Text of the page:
You're right about that, and examples include Rowling, Stephen King, Terry Pratchett, Douglas Adams, Frank Herbert...
And this -
is about the worst advice I've ever seen on here. I feel we should all chip in for some kind of trophy.
My first tip is, if you want to be a writer, read.
If you want to write comedy, read comedy; if you want to write romance... you get the idea. Every book is a learning experience, even the bad ones. I would suggest starting here - http://www.amazon.co.uk/Writing-Stephen-King/dp/1444723251/ref=sr_1_1?ie=UTF8&qid=1421280279&sr=8-1&keywords=stephen+king+on+writing. Even if you don't want to write horror, there's no denying that Stephen King is a great modern writer and knows what he's talking about.
My second tip is, if you want to be a writer, write.
I had an idea for a novel, and like you I was confident of its strength. Actually, I had several, and wrote outlines for most of them so that one day I'd get around to them. I wanted to tell my story, but didn't want to spend all the time becoming a decent writer. The bad news then is that if you want to write a book, chances are you'll have to write a lot of none-book projects before you get that book looked at by anybody that could make something happen with it. That realisation almost broke me.
So here's the good news: during my learning of the craft of writing, I discovered my love for it. I dove straight into my first novel and made plenty of mistakes on the way, but then every novel stamped on a page has required several drafts to perfect, so don't worry about making mistakes you can rework later. Look for short story competitions; SF used to run a monthly one with a 500 word limit and I miss it dearly. Short stories, or rather flash fiction, are great exercises to make a writer more concise. Write about everything; record your dreams, have a nosey at conversations, describe the last person who walked past your house (what they were wearing, their body shape, the way they walk, anything different about them to other people. Try to imagine what they have in their pocket, where they're going, did they look at their watch? Maybe that's because they know that in a minute or two the police will discover the bodies...) Write it all and while you're doing it you might see a chunk of a character right there in front of you. If you like the way someone you meet laughs, or a figure of speech someone keeps using, jot it all down. Characters for me tend to be bits of dozens of people I see on telly, at work, and often enough in the mirror.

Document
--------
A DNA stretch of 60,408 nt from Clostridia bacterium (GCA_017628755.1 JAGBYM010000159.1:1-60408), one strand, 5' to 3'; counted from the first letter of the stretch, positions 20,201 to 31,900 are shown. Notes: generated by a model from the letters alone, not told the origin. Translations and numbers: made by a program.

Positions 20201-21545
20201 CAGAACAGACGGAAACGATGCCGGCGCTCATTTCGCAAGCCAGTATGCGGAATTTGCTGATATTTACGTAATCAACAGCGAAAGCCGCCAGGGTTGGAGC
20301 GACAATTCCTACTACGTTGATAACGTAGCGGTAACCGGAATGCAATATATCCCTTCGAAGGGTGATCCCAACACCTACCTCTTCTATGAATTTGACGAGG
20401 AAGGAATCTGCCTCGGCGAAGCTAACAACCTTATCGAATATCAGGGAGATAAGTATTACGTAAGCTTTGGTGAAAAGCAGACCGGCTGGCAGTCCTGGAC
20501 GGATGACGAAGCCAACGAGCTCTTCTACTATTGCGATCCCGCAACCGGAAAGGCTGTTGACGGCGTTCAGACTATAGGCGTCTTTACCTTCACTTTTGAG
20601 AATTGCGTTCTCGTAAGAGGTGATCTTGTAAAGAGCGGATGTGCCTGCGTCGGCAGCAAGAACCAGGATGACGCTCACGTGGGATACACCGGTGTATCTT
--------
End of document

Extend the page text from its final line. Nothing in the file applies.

I am currently studying creative writing, usually at work (security guard is THE best profession in which to be a writer) with a part time course from OCA. Look here - http://www.oca.ac.uk/courses/writing-courses.html - and don't dismiss the idea out of hand, I have taken a very reasonable student loan to pay for the course, and the rate of learning can be fast or steady as you like.
As far as your story being overly complicated, try writing a synopsis (a google search will let you know how). If you can keep it under 125 words then chances are that it's fine.
A couple of extra pointers which are essential from word one.
Show, don't tell - this is the writer's mantra, and is what separates a story from a list of instructions. Don't say that the room was cold, show that she pulled the blanket tight around her shoulders; don't say he had a bad temper, show that he tutted then repeated himself slowly to the receptionist. When people wonder what makes a good writer, from what I can tell, story has very little to do with it; it's this that does it.
My last tip is that you should write how you think. The first time I put finger to keyboard (the modern version of pen to paper) I began by saying that "...exquisite sensations of lightning fire drove the weariness from his arid mind". I thought I was dead clever anorl. Turns out that fancy, round the garden writing like that is no use to anybody. When people read they want to get it in one go. Nobody wants to have to redo the same sentence over and over because it's too complicated to sink in on a scan. Don't try to look like a writer, just write and you'll be a writer.
Let us know how you get on.